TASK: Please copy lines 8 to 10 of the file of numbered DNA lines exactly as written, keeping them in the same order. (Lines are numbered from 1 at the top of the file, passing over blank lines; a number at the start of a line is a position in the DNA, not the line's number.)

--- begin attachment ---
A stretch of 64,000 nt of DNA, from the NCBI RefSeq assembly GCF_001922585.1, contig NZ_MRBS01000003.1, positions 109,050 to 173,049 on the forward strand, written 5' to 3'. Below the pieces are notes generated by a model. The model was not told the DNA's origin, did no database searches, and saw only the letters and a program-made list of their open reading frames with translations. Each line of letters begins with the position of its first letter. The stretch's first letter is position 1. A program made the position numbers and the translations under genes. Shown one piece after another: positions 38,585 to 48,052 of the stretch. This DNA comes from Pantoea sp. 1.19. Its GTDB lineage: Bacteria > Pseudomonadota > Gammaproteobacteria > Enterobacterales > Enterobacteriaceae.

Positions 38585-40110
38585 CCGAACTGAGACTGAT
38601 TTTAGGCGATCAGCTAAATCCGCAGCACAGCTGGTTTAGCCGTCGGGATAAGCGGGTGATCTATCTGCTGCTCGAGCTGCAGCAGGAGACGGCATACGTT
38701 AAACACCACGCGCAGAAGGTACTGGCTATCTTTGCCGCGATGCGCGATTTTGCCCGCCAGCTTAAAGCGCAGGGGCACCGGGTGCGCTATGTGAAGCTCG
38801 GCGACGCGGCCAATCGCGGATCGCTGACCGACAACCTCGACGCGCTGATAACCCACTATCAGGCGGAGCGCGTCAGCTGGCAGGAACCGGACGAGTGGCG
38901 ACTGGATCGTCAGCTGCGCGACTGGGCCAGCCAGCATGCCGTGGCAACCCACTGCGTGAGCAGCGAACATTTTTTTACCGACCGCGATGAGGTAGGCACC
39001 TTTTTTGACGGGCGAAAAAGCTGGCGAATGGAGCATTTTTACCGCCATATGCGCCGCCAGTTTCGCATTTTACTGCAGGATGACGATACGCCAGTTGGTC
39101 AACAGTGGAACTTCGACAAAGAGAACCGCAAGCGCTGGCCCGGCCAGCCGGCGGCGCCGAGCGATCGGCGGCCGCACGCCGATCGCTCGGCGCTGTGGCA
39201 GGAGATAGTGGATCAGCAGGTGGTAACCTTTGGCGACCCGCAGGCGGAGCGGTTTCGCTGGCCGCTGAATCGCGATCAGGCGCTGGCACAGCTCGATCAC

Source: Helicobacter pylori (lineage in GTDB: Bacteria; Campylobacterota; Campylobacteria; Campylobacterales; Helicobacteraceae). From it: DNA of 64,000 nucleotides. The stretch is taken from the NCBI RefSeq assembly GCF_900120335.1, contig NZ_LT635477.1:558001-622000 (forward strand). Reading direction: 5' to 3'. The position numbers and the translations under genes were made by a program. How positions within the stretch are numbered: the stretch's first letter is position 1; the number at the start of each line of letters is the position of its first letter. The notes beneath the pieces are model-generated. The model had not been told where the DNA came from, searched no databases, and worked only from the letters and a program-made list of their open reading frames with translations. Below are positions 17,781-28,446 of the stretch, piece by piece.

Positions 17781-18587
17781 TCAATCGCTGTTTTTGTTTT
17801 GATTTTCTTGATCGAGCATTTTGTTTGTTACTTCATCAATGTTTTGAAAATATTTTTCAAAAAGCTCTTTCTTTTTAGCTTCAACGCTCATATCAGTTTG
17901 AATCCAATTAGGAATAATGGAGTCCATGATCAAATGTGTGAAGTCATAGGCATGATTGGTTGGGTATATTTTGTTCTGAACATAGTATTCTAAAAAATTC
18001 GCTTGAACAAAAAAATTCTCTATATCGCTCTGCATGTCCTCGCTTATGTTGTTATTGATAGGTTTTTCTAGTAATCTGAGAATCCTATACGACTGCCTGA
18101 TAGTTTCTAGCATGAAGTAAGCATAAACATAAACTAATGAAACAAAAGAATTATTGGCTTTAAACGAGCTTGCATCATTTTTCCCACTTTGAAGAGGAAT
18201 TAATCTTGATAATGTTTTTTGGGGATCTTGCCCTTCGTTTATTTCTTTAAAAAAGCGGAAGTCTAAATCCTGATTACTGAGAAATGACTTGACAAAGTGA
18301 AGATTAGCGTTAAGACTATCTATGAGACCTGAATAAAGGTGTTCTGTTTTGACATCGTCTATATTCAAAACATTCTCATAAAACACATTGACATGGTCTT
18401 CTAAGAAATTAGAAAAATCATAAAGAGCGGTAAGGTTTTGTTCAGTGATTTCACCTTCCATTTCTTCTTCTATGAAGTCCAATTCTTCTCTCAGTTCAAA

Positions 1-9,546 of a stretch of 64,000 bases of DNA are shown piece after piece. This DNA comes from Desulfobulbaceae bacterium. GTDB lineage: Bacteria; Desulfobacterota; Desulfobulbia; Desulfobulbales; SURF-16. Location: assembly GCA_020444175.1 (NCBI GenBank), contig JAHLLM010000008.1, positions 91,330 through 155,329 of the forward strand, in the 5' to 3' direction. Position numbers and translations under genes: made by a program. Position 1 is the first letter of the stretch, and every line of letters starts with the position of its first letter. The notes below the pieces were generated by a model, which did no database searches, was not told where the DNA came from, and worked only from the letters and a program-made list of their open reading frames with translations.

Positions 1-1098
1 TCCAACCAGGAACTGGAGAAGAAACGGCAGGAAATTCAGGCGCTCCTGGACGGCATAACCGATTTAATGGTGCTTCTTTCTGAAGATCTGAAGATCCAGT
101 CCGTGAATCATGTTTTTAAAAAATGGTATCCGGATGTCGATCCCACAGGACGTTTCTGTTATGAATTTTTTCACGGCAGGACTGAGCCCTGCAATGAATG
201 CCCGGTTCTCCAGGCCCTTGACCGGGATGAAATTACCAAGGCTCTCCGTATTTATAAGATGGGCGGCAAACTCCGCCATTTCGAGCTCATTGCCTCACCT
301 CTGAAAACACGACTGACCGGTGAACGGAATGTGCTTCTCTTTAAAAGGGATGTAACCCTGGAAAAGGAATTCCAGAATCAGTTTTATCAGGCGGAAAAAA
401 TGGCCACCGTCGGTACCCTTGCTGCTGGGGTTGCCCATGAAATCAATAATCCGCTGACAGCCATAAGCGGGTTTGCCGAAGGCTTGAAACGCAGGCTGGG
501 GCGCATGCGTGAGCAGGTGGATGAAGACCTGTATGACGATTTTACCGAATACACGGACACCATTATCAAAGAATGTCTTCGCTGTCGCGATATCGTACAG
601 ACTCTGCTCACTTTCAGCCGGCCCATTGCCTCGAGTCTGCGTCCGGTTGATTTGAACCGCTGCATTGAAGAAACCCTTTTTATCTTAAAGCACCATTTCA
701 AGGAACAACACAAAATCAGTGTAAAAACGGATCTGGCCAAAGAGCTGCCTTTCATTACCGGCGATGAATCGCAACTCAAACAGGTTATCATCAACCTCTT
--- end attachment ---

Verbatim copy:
39001 TTTTTTGACGGGCGAAAAAGCTGGCGAATGGAGCATTTTTACCGCCATATGCGCCGCCAGTTTCGCATTTTACTGCAGGATGACGATACGCCAGTTGGTC
39101 AACAGTGGAACTTCGACAAAGAGAACCGCAAGCGCTGGCCCGGCCAGCCGGCGGCGCCGAGCGATCGGCGGCCGCACGCCGATCGCTCGGCGCTGTGGCA
39201 GGAGATAGTGGATCAGCAGGTGGTAACCTTTGGCGACCCGCAGGCGGAGCGGTTTCGCTGGCCGCTGAATCGCGATCAGGCGCTGGCACAGCTCGATCAC